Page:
Vuelta a Espana: Carthy looking for opportunities in second half of race

Caja Rural-Seguros RGA rider enjoying grand tour debut

Hugh Carthy's ambition for his first grand tour, the 2016 Vuelta a Espana, was to arrive in Madrid after 21 stages of racing across Spain. On the first rest day of the race, the 22-year-old Caja Rural-Seguros RGA rider sits 143th overall, 1:41:09 down on leader Nairo Quintana (Movistar) out of contention for a high overall finish but within reach of achieving his pre-race goal.

"It's been a tough race so far, there's not been any easy stages where you can relax, do as little as possible. Every stage has parts of it where you got to alert, you got to be ready to get stuck in. It's been a good experience for me, a great experience getting up day-after-day for ten days. It's been exciting," Carthy said on the rest day.

The first rest day came at an opportune time for Carthy after he was involved in a crash on stage 10, injuring his hand.  "The hand is ok, it's been stitched up, banged and cleaned so it should be ok. it's not a a terrible injury," he explained.

The promising general classification rider, who has sealed a move to Cannondale-Drapac from the 2017 season, impressed earlier in the season with ninth place overall at Volta Ciclista a Catalunya and enjoyed victory at the Vuelta Asturias Julio Alvarez Mendo. Explaining the differences between the races he's ridden pre-Vuelta, the 2015 Volta a Portugal being his previous longest race endeavour, Carthy explained that he is adjusting to the three-week grand tour.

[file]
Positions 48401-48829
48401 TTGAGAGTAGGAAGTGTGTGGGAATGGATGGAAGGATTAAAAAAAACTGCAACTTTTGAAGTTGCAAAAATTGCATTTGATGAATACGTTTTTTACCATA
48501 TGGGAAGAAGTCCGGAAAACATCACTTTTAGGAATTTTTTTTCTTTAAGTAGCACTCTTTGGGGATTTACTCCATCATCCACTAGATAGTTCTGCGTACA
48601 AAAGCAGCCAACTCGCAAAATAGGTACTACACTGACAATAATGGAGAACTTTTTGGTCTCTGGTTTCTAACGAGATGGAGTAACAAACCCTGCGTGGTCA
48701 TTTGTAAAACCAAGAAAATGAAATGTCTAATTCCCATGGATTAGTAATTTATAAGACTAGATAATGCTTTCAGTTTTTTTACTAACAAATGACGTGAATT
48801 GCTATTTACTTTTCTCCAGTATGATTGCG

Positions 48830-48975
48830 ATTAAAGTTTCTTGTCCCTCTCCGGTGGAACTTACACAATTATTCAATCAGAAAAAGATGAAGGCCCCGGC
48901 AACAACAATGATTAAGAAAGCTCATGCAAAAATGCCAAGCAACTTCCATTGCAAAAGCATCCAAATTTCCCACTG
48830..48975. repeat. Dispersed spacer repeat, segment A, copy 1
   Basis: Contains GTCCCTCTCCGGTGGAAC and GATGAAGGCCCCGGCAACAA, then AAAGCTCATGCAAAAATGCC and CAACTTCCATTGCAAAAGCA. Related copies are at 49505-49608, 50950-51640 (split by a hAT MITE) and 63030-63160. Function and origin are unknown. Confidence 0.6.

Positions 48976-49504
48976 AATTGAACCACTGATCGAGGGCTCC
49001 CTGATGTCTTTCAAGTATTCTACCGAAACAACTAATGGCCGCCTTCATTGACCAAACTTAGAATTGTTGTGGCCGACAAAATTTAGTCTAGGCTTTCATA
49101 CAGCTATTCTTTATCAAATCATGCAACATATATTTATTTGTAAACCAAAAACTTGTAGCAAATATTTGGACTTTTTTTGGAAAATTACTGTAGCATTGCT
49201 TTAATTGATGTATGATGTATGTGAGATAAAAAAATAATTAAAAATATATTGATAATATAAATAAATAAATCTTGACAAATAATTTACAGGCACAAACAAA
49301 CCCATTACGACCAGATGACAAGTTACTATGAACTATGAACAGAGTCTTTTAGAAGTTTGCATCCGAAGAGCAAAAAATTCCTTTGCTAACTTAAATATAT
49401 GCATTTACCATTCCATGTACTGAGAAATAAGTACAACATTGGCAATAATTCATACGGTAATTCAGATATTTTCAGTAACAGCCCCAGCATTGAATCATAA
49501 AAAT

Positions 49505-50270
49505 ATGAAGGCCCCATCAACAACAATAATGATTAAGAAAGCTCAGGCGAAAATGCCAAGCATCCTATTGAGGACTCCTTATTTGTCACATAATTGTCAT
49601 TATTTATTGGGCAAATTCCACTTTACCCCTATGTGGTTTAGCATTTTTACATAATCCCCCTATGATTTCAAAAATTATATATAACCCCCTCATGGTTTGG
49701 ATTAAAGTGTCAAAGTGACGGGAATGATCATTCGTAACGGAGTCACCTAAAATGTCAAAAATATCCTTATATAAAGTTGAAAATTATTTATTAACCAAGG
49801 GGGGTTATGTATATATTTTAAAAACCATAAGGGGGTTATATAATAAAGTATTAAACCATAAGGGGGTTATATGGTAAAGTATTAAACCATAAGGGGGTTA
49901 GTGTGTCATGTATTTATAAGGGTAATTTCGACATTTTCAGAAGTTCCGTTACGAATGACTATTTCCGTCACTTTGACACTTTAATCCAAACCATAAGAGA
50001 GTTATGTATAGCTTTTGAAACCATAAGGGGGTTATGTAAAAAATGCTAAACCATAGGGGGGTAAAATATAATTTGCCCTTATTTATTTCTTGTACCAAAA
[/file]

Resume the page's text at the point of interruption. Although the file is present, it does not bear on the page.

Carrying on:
"There is a lot of pressure on riders here with the end of the season not too far away and some riders out of contract and some do [have contracts, ed] which I find affects the racing. It's been a big race, one of the biggest in the world as one of only three grand tours which is big opportunity for sponsors, for the riders to showcase themselves," he said.

"I didn't want to spend too much energy in the first week and then come to regret it later in the race," he added of his approach to the race. "Staying calm and keeping a lid on things, that was tough but now, a couple of days ago I started to show myself at the front and find my legs that I knew I had. I think now, looking at it positively with the rest day, it's a good break to relax a bit more and switch off for today and get back into the race tomorrow picking up where I left off."

With a mountainous second half of the race that provide options for Carthy to chase his own personal stage winning options, the 2014 Tour de Korea winner is hoping it comes together at the right time.

"I have not circled one stage, ‘stage x, stage a, stage b' nothing like that," he said if there is one stage in particular he is targeting. "Take each day at a time. You have those days where everything seems to go right, you have all the luck, you're legs are working perfectly and your body and mind are in co-ordination and those are the days when you can win races.

"I think the day for me when I could do something is when everything is in perfect co-ordination. When that will come, I don't know but I'll try to help myself and prepare as well as possible so if it comes I am ready for it.

"We are still strong, optimistic, positive and looking forward to the rest of the race." 

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